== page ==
Welcome back and Happy New Year! I hope you had a much deserved time of relaxation and celebration with family and friends!
With the beginning of the new year comes a new book study. As a fan of the mathematical connections to music my new book study is one I have really been looking forward to getting into. I will be sharing clips, thoughts and ideas from The Music of Pythagoras, How an Ancient Brotherhood Cracked the Code of the Universe and Lit the Path from Antiquity to Outer Space by Kitty Ferguson.
Often we simply associate Pythagoras to the origin of what is known as the Pythagorean theorem or the relation of sides of a right triangle, but Pythagoras and his colleagues developed far more ideas than that through their ability to see patterns within nature itself. Pythagoras and his followers believed that all things in nature could be explained with numbers.
“While experimenting with lyres and considering why some combinations of string lengths produced beautiful sounds and others did not, Pythagoras, or others who were encouraged and inspired by him, discovered that the connections between lyre string lengths and human ears are not arbitrary or accidental. The ratios that underlie musical harmony make sense in a remarkably simple way. In a flash of extraordinary clarity, the Pythagoreans found that there is pattern and order hidden behind the apparent variety and confusion of nature, and that it is possible to understand it through numbers. Tradition has it that, literally and figuratively, they fell to their knees upon discovering that the universe is rational.” (Ferguson, K., 2008, p. 5-6).
During the 1600s mathematicians considered music to be a mathematical science (Field, 2003). Since then, significant historical events have influenced and had lasting effects on educational trends. Over time, music and math became separate areas of study and as such acquired differing levels of cultural and societal value, establishing a gap between the topics that only grew wider as society became industrialized. In North America, it is my opinion that this growing gap between math and music continues today.
When I think about Pythagoras and the early mathematicians’ philosophies, I wonder what would happen if we took the same approach today and considered math and music to be a part of each other rather than viewing them as separate areas of study? I have often seen a music class get sacrificed because a teacher needed more time for students to get caught up on math or science, or because there were exams that were needing to be completed, etc. However, a Pythagorean perspective might suggest that reducing music study to accommodate more mathematical learning is counterproductive. Indeed there has been much research produced since Pythagorean times that shows students who study music tend to be more successful in math and other subjects than those who don’t study music. So what would happen if in our schools we held to a belief that time spent learning music was at least one significant key to students doing better in math, science, reading, testing, etc.? If we held to that belief, would we not cherish every opportunity for our students to learn music? Would we look for other ways to support the needs in math other than reducing time for music classes? What would happen to your classroom of students if their music education became a priority? How would it impact their learning in math and reading? How would it impact the time you spend catching up, reviewing, or reteaching mathematical concepts? How would it impact student engagement in the study of math? Would students find math to be more meaningful, perhaps even easier when connected to music?Music education in Saskatchewan is a core requirement as part of the Arts Education curriculum from Kindergarten to grade 9. Does your class schedule reflect the meeting of this requirement? Do your students have opportunity to learn and reinforce mathematical concepts through music and vice versa? Do you sacrifice music education to spend more time on other subjects? If so, are you willing to start using your music class time to support student learning needs in other subjects instead?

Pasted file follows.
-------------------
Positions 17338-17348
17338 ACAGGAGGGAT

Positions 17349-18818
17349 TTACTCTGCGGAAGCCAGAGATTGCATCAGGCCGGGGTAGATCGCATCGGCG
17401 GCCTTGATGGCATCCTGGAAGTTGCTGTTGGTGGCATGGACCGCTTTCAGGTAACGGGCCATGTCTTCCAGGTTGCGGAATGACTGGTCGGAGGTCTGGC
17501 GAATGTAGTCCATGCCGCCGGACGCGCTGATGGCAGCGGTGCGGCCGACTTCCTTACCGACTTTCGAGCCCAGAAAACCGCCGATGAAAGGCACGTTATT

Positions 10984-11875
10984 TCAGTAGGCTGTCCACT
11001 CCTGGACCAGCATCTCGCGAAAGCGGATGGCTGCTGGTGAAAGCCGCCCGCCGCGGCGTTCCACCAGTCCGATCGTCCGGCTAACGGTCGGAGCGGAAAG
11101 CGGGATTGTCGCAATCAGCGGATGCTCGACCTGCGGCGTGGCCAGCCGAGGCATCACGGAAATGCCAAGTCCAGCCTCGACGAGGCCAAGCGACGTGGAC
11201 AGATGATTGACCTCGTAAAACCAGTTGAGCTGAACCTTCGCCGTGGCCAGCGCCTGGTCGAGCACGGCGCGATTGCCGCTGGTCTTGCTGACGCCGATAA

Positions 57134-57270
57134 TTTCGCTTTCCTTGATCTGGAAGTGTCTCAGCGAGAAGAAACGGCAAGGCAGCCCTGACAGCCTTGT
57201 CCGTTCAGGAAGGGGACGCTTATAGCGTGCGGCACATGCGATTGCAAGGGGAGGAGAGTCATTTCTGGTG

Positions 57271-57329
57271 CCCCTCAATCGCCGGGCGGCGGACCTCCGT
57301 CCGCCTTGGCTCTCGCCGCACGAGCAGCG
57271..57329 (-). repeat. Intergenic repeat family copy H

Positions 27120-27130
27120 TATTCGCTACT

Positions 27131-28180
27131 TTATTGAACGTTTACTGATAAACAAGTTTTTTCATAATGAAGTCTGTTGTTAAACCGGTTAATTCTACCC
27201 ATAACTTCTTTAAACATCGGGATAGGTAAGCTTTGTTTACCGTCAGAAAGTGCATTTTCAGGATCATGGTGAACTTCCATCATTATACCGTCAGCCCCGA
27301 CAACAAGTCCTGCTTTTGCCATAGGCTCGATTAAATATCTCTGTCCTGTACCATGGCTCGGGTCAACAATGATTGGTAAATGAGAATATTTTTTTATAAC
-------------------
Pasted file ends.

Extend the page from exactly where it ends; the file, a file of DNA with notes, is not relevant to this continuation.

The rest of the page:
Ferguson, K. (2008). The Music of Pythagoras. New York: Walker Publishing Company, Inc.).
Field, J. V. (2003). Musical cosmology: Kepler and his readers. In J. Fauvel, R. Flood, & R. Wilson (Eds.), Music and Mathematics (pp. 29-44). New York: Oxford University Press.)
Student Music Conference Announcement…
What: A music conference for exploring and learning music through performance, technology, composition, and improvisation.
Who: The conference will be open to PSSD students in grades 7-12
When: March 19th & 20th – Students are welcome to attend either on one of the two days or on both days
Where: Cedar Lodge on Blackstrap Lake, a few minutes south of Saskatoon
More details: TBA
Kendra’s Road Trip Schedule:
Monday, Jan. 5 – DO all day
Tuesday, Jan. 6 – Sick
Wednesday, Jan. 7 – Colonsay AM, DO PM
Thursday, Jan. 8 – DO all day
Friday, Jan. 9 – SCP AM, DO PM
Monday, Jan. 12 –
Tuesday, Jan. 13 –
Wednesday, Jan. 14 – Colonsay AM,
Thursday, Jan. 15 – , Blaine Lake PM
Friday, Jan. 16 – SCP AM, Blaine Lake PM
Monday, Jan. 19 –
Tuesday, Jan. 20 –
Wednesday, Jan. 21 – Colonsay AM,
Thursday, Jan. 22 -Blaine Lake all day
Friday, Jan. 23 –